The motivation for the various crusades differed.
The first crusade was to a large extent a response to the increasing power of the Muslim empire. This seemed to have worries Christian powers for some time, and when the Byzantine Emperor asked for military help from the Pope to fight off turkic muslims the Pope responded with a speech at the Council of Clermont calling for all Christians to help the Christians in the east to fight the Muslims.
This crusade was successful, partly because the Muslim leaders did not recognize that there was a religious element to the invasion, and that the ultimate aim was to "liberate" the holy land from the Muslims. They instead just treated it as another element in the internal fights that was already going on within the Muslim leaders anyway. Therefore there was no concerted Muslim response, and the Christians could pick off local rulers one by one.
(ref: Amin Maalouf, "The Crusades Through Arab Eyes")
So the motivation for this crusade was mostly political, although since that politics to a large extent was about increasing the power of the Catholic Church and stopping the expansion of Islam, that politics has a religious part to it. Some of those who took part may in addition have had religious reasons, but most of those who took part tended to do so to grab land and loot.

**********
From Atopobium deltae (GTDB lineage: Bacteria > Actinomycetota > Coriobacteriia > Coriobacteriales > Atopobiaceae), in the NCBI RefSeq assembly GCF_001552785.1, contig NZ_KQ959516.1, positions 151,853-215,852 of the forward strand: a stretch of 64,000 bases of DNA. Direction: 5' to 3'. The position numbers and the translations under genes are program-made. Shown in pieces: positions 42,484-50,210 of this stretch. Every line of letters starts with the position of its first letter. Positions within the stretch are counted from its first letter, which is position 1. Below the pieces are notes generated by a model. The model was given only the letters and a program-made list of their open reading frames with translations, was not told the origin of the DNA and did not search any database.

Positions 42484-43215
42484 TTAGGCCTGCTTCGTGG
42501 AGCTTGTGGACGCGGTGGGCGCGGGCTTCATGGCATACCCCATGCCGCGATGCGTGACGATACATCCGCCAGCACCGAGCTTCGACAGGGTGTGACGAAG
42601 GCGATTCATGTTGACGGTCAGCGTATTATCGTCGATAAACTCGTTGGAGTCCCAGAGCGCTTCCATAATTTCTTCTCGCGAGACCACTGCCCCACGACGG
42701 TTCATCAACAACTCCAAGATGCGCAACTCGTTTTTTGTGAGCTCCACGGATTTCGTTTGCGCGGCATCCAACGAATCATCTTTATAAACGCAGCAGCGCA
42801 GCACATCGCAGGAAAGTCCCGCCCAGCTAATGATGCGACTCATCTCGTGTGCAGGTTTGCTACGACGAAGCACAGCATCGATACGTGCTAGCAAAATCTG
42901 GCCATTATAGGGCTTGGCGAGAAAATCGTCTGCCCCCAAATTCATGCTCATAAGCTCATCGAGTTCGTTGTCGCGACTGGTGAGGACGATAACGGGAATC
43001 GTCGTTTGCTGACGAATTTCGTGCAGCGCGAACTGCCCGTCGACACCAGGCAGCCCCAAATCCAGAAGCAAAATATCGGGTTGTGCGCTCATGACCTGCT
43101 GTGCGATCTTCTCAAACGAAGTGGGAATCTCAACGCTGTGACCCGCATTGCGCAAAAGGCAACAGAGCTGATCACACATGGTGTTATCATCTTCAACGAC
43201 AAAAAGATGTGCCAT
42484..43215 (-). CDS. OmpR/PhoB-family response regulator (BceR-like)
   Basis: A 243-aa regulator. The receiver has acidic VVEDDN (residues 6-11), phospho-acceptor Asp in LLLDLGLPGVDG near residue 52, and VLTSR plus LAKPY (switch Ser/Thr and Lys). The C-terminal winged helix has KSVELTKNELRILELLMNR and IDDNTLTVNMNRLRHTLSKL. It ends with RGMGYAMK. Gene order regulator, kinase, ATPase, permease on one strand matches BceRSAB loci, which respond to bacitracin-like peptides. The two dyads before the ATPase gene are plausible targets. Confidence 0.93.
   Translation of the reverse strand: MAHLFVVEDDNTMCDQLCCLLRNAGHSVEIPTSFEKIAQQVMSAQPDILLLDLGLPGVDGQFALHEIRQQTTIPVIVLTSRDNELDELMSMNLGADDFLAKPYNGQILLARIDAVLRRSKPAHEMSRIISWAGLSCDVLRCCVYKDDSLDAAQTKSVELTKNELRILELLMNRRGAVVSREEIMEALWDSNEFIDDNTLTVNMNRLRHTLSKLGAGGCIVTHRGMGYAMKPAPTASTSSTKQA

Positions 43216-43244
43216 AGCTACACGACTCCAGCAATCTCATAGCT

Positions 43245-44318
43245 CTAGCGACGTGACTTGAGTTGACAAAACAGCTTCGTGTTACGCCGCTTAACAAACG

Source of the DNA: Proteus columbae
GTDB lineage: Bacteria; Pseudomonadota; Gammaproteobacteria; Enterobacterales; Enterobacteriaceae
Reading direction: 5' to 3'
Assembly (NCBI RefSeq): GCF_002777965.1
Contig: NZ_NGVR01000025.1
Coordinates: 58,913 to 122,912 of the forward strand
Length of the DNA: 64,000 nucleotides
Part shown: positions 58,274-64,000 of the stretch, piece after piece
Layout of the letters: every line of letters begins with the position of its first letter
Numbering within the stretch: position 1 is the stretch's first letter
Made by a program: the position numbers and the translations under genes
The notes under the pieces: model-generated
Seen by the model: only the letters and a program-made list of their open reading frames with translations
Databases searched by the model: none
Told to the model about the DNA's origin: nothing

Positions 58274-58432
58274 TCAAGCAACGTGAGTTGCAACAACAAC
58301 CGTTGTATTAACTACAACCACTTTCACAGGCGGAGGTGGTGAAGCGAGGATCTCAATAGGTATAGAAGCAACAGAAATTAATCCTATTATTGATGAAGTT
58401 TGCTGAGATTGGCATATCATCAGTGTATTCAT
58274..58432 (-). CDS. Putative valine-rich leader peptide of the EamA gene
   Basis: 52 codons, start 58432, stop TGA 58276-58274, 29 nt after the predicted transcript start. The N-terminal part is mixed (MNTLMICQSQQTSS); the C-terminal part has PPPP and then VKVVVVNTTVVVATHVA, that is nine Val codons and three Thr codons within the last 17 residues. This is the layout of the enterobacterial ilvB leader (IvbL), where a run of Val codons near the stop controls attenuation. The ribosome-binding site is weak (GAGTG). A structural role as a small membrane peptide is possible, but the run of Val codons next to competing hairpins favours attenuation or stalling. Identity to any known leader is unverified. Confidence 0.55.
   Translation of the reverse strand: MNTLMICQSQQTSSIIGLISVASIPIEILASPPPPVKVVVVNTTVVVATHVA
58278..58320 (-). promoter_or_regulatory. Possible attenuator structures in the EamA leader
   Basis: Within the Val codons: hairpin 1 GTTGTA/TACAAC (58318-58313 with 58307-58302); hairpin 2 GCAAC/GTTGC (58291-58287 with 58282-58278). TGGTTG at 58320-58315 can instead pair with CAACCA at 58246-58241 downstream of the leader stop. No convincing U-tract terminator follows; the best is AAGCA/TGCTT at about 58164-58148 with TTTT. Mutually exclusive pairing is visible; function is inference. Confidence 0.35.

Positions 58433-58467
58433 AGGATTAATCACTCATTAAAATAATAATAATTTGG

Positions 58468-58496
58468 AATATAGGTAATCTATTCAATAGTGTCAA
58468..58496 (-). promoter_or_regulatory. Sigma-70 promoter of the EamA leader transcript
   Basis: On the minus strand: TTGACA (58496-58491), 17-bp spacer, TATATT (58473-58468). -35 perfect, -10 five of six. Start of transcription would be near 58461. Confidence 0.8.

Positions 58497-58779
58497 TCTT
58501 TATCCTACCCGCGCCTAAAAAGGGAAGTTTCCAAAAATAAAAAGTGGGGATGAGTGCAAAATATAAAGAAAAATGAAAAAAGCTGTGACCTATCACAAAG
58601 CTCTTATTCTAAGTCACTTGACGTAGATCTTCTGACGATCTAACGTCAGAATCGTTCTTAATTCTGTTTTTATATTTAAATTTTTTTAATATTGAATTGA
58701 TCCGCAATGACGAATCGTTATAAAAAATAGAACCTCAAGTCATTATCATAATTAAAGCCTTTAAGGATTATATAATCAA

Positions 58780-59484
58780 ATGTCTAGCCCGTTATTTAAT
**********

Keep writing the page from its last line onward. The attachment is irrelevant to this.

The second to ninth crusade was attempts to reconquer land that was taken in the first crusade but subsequently lost. As the crusader states that were established after the first crusade quickly lost any pretense to have a religious motivation and just became a part of the local power politics, fighting with other local leaders and often even intermarrying with Muslims, the attempt to re-conquer these lands could use religious reasons only as pretext.
They were therefore fully politically motivated, in any reasonable meaning.
Then there were any other minor crusades. The Northern Crusades and The Albigensian Crusade had a similar mix of politics and religion as the first crusade, politics in as much as it was about extending the power of Christian leaders, and religious in as much as it was about spreading Christianity (or in the case of The Albigensian Crusade, to get rid of a heretical Christian sect).
The Aragonese Crusade was purely political, as it was a Pope vs a Catholic king.
So, in summary, mostly political, but since there was no separation of church and state at this point, there was a religious facet to some of the crusades.